In our white paper on target date funds, we lay out a case study for Bob and Jill. Bob is a 50-year-old credit union CEO and has a typical compensation package for a middle market credit union CEO. He plans to retire at age 62, has a 457b, has a collateral assignment, and has a 401k and max funds it. So, what we do is to lay out all the facts and take a look to see how Bob will do with a traditional use of a target date fund. And then we test to see how much better it would be if Bob used a target date fund that was aligned with the consumption of his money, not with his retirement date. And it makes it substantially better. Then we say what if Bob had a custom design that decreased in risk according to the specific personal plan consumption of his funds, and of course, that is where Bob gets the best outcome.
So, we modeled the gradual reduction of risk in his account in five-year increments. So, the target date fund starts with a 67% equity concentration that decreases to 61% in retirement, and then 30% at age 71. So that’s the glide path of the target date fund. That’s one of the things that folks love about them is that they automatically get more conservative. Well, if our example Bob uses that target date fund that is aligned with his retirement date, our analysis shows he’s actually not going to need any money for about 10 years—going to retire at 62 not going to need to take any money out of the 401k until 71. So, if he uses the target date fund, we run a statistical analysis on his portfolio to say, how likely is it that Bob runs out of money, well it’s not very likely. Bob results in a 80% confidence level that he’s going to have enough money for retirement using the target date fund in the traditional way, with a median asset value at the end of Bob’s life expectancy of $620,000. So it gets there, right, it works, but it can be done ever so much better.
So, a reminder in Bob’s scenario, we have calculated that he will not actually need any money until age 71. So, we assume, instead of aligning his target date fund with his retirement, he changes and uses a 2045 fund that’s aligned with the initial consumption of his 401k. So that allocation within that fund begins with an 85% equity concentration at his age 50. That decreases down to 64% by the time he reaches retirement, and bottoms out at 30% equities when he gets to age 83. Now we keep all the other variables in our case constant. And we check again to say, what are the chances that Bob has enough money? We run our Monte Carlo analysis on 1000 different trials to say, what are the chances that Bob has enough money, we have now taken his level of financial security from 80% confidence level to 89% confidence level. We’ve taken his expected median asset value from approximately $600,000 to $1.1 million. So, the credit union executive with the same resources planning to spend money in the same way at the same time, by aligning their target date fund, with their actual date of consumption, our illustration, doubles the financial resources available to Bob and his family.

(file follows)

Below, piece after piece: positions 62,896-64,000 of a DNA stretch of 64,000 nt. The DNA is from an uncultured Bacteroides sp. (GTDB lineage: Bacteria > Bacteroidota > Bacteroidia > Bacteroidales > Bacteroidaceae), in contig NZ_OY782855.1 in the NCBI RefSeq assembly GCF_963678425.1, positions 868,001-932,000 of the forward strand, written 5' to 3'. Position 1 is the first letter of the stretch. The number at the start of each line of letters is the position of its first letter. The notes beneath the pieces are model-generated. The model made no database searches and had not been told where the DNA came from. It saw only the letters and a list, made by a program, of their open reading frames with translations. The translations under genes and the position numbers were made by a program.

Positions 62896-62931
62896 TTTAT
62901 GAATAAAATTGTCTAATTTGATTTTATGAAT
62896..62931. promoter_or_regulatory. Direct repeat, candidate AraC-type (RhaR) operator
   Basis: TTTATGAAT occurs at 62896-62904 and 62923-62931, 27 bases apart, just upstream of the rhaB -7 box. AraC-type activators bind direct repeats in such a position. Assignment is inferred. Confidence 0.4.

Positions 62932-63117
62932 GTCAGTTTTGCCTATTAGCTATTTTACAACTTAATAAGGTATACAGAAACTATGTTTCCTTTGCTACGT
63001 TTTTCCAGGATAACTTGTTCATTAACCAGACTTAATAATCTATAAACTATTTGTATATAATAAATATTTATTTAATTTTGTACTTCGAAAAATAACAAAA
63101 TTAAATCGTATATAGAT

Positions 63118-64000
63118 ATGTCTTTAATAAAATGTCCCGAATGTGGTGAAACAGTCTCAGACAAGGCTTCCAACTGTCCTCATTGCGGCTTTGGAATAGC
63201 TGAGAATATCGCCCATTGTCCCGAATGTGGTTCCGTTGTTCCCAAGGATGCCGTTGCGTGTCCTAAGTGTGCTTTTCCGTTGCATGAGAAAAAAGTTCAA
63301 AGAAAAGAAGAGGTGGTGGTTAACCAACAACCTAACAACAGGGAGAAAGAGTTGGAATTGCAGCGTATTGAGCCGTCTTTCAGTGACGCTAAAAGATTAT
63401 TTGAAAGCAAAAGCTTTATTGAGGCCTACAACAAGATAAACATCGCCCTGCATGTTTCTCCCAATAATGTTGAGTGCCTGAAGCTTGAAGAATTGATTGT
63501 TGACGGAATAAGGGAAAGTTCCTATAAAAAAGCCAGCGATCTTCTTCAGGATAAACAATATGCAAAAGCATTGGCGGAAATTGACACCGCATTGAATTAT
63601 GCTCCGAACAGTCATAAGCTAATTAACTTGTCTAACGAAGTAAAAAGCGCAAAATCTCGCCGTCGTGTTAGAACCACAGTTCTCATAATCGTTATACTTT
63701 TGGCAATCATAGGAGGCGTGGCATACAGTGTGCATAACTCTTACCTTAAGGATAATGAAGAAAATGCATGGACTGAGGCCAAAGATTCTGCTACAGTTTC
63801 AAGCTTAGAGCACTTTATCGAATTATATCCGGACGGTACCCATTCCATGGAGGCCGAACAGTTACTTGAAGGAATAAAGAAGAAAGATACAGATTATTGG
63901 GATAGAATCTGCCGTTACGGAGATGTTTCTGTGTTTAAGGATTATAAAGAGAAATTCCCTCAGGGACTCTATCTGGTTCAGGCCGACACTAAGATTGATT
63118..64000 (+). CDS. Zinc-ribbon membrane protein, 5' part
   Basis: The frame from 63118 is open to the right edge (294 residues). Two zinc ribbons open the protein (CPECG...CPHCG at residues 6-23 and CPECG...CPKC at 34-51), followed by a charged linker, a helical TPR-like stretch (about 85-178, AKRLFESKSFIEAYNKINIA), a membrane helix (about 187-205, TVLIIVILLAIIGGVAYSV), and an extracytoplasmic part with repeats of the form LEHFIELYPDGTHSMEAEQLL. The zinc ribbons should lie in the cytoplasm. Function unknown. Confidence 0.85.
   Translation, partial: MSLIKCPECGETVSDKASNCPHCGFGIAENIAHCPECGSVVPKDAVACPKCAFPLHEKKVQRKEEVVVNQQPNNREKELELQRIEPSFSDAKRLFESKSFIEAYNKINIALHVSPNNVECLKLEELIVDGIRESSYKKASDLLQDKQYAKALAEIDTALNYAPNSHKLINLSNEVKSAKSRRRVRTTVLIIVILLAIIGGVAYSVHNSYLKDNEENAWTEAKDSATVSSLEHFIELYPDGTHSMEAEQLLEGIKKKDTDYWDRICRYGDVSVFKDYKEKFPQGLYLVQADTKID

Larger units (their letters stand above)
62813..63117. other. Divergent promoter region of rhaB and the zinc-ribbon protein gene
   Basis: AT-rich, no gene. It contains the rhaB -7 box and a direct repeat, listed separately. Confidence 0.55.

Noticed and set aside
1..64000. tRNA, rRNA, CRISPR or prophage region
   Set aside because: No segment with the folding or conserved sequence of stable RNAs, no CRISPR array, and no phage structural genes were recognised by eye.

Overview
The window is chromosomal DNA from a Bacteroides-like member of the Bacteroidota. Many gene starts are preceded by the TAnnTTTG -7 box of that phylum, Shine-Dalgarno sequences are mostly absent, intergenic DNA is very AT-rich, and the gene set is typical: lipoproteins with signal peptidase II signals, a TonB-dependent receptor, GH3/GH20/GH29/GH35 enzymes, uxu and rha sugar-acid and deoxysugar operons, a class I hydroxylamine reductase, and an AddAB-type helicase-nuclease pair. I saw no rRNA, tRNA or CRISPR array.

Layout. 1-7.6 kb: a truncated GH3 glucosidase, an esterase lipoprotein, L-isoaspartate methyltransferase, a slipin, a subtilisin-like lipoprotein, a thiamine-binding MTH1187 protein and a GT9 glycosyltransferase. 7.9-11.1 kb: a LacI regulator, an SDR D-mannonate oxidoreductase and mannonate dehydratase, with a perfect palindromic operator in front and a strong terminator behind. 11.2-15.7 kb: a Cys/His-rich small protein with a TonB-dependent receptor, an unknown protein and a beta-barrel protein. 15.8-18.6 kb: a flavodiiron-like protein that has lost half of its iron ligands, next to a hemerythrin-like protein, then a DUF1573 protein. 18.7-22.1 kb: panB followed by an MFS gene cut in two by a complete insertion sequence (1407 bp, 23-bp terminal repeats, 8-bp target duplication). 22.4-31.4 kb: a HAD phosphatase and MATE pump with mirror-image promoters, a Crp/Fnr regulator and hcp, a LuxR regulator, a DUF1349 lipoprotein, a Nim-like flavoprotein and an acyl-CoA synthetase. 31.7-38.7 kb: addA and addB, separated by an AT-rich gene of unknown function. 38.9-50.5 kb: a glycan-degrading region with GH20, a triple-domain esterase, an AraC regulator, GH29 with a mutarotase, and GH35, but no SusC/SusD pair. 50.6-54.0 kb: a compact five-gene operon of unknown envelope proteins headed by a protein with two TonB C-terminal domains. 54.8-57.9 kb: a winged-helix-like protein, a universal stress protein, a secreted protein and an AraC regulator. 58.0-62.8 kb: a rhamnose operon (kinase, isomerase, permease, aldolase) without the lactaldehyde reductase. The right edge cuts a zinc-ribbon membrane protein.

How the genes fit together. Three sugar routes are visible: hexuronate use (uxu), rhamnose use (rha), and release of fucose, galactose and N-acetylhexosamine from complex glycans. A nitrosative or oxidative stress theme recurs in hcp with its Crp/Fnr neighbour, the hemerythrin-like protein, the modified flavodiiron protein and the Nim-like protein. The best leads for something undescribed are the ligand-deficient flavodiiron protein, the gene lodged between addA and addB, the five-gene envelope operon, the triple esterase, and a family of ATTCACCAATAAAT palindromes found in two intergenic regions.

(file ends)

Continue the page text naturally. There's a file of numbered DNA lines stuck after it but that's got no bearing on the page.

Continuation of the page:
Finally, in our final scenario, we will examine the effect of personal custom dynamic risk changes. And in this scenario, we assume that at age 50, Bob is invested in a 90/10 stock bond mix. Now you might think that sounds awfully aggressive. But remember, Bob’s 401k is important, a critical asset, but the majority of his income is actually coming from his collateral assignment split dollar plan. So, he can afford to be more aggressive than average because he has more resources than average. That risk level is reduced over time, as he approaches the projected consumption date of 71. Moving to an 80% stock 20% bond mix at retirement when he’s not yet spending it, then to 60% stocks at age 68 and 50/50, when he actually starts to spend the money at age 71. Now the effect of doing that takes the confidence from our Monte Carlo simulation up from 80% the first time we ran it, and then got better got to 89% the second time we ran by just making the target date fund aligned with his consumption. And by now making his risk level cost him to his actual personal dates of consumption, we can take that Monte Carlo level up to 95%. No change in resources, no change in spending. But now he’s gone from an 80% confidence level to a 95% confidence level. From an expected terminal value of the assets to his family of 600,000 when we aligned it with his consumption, it was 1.1 million. When we align it with his actual life plan, it’s 2.2 million. So, we are approaching a 4x impact from Credit Union executives, not just selecting the target date fund that aligns with their retirement date. But designing a custom risk profile that steps down according to what your resources are and when you’re going to spend those assets.